Five years since the first Lego Movie told us that ‘everything was awesome’ (apologies for getting that song stuck in your head again), a lot has changed. Both in terms of the franchise and in my life.
I watched the first film, partly due to having nothing else to do on a rainy day and partly due to nostalgia, and was delightfully surprised by the meta-reflexive, slyly subversive dose of eye-candy that I was served up. It can be argued that it was a filmed aimed at adults rather than children, I the underlying message being to embrace your inner child and, in doing so, allow your children to be, well, children. The corporate satire was great too.
Moving forward in time, I now ventured into the theatre with a fiancé and a five-year-old in tow, a wholly different affair. I was not only here for myself, but for my family, and as such was far more attuned to things like the films message and educational value.
My expectations bar for The Lego Movie 2: The Second Part was also far higher than it was for the first, and while enjoying the movie immensely it didn’t quite clear it with the same ease as its predecessor did. Though in all fairness, that was an almost impossible task.
Lord and Miller’s meta-reflexive humour works as well as you expect it to, and this gorgeously animated film comes packed with more than enough pop culture irreverence to keep even the most reluctant parent (or teen) happy.
It’s a good film, Chris Pratt (voicing Emmet) and Emily Banks (voicing Lucy) do a great job building on their characters, while Will Arnett (voicing Batman) steals every scene he’s in. The storyline, and underlying message, more layered and this time targeted squarely at the kids (at its best the film celebrates the innocence and creativity of childhood, and reminds children that working together and building people up, rather than breaking them down, is a beautiful thing to strive for).
Though enough of me – here’s what the five-year-old thought:
Logan didn’t want to go to the Lego movie. It was raining and he wanted to stay indoors and watch unboxing videos (the bane of every parent’s existence) on YouTube. He didn’t have a lot of experience with Lego (more of a Duplo kid up to this point).
He was a little upset in the car, but was less so at the idea that I would buy him an ice cream if he was a good boy.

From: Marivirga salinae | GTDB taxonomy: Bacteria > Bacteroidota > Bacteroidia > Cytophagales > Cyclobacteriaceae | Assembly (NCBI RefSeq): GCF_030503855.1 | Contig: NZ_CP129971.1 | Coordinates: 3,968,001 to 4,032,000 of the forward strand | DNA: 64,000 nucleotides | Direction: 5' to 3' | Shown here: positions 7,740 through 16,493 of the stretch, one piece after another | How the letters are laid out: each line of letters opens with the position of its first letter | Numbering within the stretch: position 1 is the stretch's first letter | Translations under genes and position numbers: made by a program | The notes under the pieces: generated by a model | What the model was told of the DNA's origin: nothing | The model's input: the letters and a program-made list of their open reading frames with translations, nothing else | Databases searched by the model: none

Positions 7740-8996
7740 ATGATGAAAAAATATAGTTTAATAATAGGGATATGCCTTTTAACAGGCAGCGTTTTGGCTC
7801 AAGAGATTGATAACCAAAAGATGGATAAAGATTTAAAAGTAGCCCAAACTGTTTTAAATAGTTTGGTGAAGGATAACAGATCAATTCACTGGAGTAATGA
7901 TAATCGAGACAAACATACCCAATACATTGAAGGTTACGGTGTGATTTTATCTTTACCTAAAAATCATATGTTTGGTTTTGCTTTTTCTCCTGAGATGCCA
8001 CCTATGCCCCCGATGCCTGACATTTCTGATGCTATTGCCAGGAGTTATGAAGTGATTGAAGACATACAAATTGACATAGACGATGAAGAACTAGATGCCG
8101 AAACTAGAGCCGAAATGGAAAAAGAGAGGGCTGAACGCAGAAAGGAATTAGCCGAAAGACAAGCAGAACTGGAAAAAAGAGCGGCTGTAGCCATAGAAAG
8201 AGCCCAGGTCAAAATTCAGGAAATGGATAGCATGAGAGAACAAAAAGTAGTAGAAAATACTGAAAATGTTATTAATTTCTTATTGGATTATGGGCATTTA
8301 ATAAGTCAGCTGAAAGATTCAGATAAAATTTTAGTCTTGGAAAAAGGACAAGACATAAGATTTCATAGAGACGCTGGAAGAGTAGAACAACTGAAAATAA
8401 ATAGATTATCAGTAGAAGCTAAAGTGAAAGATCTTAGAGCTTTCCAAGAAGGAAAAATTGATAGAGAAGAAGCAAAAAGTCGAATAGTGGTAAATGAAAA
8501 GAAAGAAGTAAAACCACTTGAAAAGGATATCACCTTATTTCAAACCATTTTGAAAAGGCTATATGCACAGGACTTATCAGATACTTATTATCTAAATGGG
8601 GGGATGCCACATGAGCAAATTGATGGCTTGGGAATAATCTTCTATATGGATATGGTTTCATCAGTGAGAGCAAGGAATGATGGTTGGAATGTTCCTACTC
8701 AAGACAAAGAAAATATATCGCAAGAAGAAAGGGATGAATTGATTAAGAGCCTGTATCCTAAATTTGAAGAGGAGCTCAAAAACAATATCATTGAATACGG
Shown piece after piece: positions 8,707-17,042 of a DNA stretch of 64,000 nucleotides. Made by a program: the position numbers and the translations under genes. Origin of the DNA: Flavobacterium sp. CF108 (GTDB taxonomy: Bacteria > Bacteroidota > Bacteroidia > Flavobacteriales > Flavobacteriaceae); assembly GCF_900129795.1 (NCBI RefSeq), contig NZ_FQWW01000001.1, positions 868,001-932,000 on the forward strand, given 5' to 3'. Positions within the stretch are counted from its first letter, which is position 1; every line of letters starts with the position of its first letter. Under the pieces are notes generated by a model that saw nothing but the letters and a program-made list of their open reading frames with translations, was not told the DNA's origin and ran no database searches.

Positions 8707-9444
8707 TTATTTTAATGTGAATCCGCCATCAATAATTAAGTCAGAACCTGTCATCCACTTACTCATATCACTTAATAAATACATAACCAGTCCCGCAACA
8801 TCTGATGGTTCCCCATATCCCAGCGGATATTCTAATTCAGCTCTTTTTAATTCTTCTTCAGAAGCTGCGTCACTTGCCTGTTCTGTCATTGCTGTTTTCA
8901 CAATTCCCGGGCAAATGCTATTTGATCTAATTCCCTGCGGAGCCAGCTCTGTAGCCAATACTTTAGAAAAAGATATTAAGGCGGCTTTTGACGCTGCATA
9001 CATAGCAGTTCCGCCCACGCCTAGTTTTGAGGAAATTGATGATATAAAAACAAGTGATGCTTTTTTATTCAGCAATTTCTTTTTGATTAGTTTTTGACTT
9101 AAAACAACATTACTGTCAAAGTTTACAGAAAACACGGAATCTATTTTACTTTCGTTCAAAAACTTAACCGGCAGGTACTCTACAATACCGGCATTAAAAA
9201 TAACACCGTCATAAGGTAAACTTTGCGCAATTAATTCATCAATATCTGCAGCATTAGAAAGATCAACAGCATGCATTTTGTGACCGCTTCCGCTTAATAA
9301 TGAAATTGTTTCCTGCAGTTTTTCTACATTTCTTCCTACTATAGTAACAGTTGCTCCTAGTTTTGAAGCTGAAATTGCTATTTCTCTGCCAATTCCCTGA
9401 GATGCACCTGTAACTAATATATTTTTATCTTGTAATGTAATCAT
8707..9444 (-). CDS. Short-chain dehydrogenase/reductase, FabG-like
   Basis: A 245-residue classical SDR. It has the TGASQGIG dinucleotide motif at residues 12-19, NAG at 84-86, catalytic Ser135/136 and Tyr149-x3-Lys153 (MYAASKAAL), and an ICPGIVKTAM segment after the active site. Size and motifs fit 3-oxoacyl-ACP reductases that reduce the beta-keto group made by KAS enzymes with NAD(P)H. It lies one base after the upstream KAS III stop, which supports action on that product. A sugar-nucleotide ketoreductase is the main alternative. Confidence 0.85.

The moment that change things for Logan was seeing the spaceman “with fire coming out of his butt” on the movie poster. He now decided that this looked like “a fun and silly movie” and he was “actually quite excited to watch it.”
Sitting in the theatre, his eyes absolutely lit up at the small bags of Lego piled on his chair (we gave him ours too), “for me!? Are these toys all for me?”. The kid was in a good mood. One that lasted all the way to the credits.
“It was a special movie, and a special surprise for me… the best movie ever!”
He sat, eyes fixed to the screen, enthralled by the dazzling colours. He laughed at the jokes, especially “the silly spaceman”, and loved watching the characters interact with the Lego blocks while building their world around them (something that he requested we do as soon as we got home).
As the movie reached its climax he was fully invested, at points loudly (and unnecessarily) explaining plot points from his cinema chair: “Those dinosaurs are flying the spaceship, isn’t that silly!”, “He’s actually the baddie, I didn’t think he was but I do now! Do you know that he’s the baddie?” (it was cute and fortunately no-one seemed to mind).
Coming out of the film I pressed him on what he thought of it (secretly looking for some sort of validation that I didn’t spoil his weekend).
“I loved it so much, it was funny and silly and cool and was the best movie ever. It was a special movie and it was a special surprise, and I also really loved all the Lego toys they gave us!”
The Lego Movie 2: The Second Part is out in New Zealand cinemas now.